Grouping members of a eukaryote genus based on fatty acid cell wall composition analysis using HPLC and Histone H3 sequencing.

A total number of 15 individuals belonging to a eukaryote genus (taxon not further specified) are analyzed by their phenotype using HPLC analysis of cell wall fatty acid composition, and by genotype using histon H3 sequencing. The members are sampled from different sources: neutral, alkaline, and acid.

A. Fatty acid Cell Wall Composition

HPLC based Fatty Acid Methyl Ester (FAME) analysis is a very sensitive technique which usually allows individual organisms to be separated from one another. The obtained fatty acid metyl ester profiles are very sensitive to environmental influences such as substrate, acidity, temperature. The fatty acid profiles are shown as percentages of total fatty acid amount in Table 5.

TABLE 5
HPLC Fatty acid profiles obtained from 15 members of a eukaryote genus
15:110:0
Sample#OrganismSource14:015:016:0ω6cSumIn#7SUM#73OH17:0
52441A. sylvestrisNeutral4.95022.57022.3622.3600
52417A. sylvestrisNeutral4.55025.97018.518.500
52418A. sylvestrisNeutral4.87025.13026.2326.2300
52435A. sylvestrisNeutral4.9022.11024.0824.0800
52414A. sylvestrisAlkaline3.71017.55027.1727.170.680
52434A. sylvestrisAlkaline3.77020.53029.1929.190.610
52416A. sylvestrisAcid4.050.2423.430.2535.2735.2700.39
52412A. sylvestrisAcid4.05018.24034.6834.6800
52449A. aberransNeutral9.335.8421.1012.9712.9702.01
52442A. aberransNeutral11.331.1925.65011.6211.6200.53
52415A. sp.Neutral3.260.926.16017.3217.3200.78
52424A. sp.Neutral2.610.8128.31018.5818.5800.69
52440A. sp.Acid4.162.0327.68020.420.401.06
52452A. aberransAcid3.32017.02019.2819.281.50
52430A. aberransAcid3.93017.69019.1519.150.730
19:0
16:117:016:116:016:0Cyclo18:1
Sample#w5cSumIn#3SumIn#4Cyclo2OH2OH3OH18:0ω8c2OHSUM#3
5244107.017.3911.851.771.496.890.725.236.887.26
5241706.5811.3613.271.41.496.211.087.22.026.58
5241807.3611.818.581.1216.190.583.953.197.36
5243507.4913.789.172.552.26.10.783.972.567.49
52414015.156.397.621.551.495.530.794.594.7715.15
52434011.858.377.270.970.974.290.783.813.6812.43
524160.175.3917.012.81.020.94.50.642.111.55.54
5241206.6811.674.931.931.896.010.73.126.16.68
52449014.649.471500001.14015.08
52442014.977.2415.4600004.83015.3
52415016.2411.829.5500000.96016.55
52424013.7111.0710.540000.271.26014.06
52440010.0713.1411.830000.351.2010.32
52452019.374.828.670.891.064.020.788.033.3320.53
52430017.273.512.41.531.495.010.577.994.218.04
14:019:012:015:013:1 AT
Sample#SUM#412:013:02OHISO2OHSumIn#23OH12-13
524417.3900000000.66
5241711.3600000000.38
5241811.8100000000
5243513.7800000000.32
524146.3900000000
524348.3700000000.44
5241617.0100000000.19
5241211.6700000000
524499.475.171.070001.520.290
524427.243.0101.7700.97000
5241511.826.40.243.8900000
5242411.075.710.273.8300000
5244013.144.440.252.1800000
524524.8200000000.5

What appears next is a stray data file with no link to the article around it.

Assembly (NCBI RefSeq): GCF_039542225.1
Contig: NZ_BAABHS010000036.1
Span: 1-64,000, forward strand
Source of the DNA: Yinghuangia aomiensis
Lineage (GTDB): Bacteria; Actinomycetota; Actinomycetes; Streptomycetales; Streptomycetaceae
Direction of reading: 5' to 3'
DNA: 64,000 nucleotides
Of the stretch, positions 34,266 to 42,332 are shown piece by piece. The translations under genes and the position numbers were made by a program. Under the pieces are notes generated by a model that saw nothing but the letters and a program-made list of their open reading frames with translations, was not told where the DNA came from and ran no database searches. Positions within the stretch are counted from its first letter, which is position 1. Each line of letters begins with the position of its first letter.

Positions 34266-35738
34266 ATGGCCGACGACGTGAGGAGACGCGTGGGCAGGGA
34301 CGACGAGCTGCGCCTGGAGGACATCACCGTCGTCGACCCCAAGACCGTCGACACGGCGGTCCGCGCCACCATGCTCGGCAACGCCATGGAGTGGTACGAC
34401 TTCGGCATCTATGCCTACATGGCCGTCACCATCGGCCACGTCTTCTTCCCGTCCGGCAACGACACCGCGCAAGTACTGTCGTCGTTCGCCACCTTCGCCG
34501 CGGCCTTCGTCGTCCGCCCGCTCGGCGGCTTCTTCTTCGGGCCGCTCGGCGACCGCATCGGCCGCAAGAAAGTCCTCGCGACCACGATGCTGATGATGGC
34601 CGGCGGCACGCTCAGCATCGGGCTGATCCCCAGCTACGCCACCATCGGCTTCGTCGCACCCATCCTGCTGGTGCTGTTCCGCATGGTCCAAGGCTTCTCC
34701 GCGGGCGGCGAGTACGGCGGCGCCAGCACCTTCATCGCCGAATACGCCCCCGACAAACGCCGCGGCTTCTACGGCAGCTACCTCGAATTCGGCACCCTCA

524303.500000000.56

When a UPGMA dendrogram is generated based on Euclidean distance calculation between the fatty acid profiles, the grouping obtained is as shown in FIG. 16. Members of the same species from different sources (neutral, alkaline and acid) are well separated from each other, which suggests that the technique allows the origin of a sample to be identified based upon its fatty acid profile. Between the species, however, the separation is not very clear, especially since A. sp. and A. aberrans do not occur in separate clusters.

B. Histon H3 Sequence Clustering

Histon H3 sequences of approximately 520 base pairs long were aligned and clustered to reveal the deeper relationships between the species. The result is a dendrogram depicted in FIG. 17.

The separation of the two known species and the unknown species is very pronounced, and apparently, within A. sylvestris, there is a phylogenetically aberrant member, which could not be discovered as such using fatty acid composition analysis. On the other hand, it is not possible, using Histon H3 sequence analysis, to discriminate between members sampled from sources with different pH. This is not surprising, as in the short term, environmental factors will influence the phenotype of the organisms rather than the genotype.

C. Consensus Classification of Fatty Acid Composition and Histon H3 Sequences

When a consensus matrix is calculated from the individual similarity matrices calculated from fatty acid composition and Histon H3 sequences, the dendrogram obtained is as shown in FIG. 18.

The species subdivision as suggested by the Histon H3 sequences is preserved in the clustering, while the phenotypic information as obtained from fatty acid composition analysis is also reflected in the tree. Interestingly, the phylogenetically aberrant A. sylvestris member 52441 is not clustered along with the other A. sylvestris members from neutral source, but is placed separately based on its sequence divergence.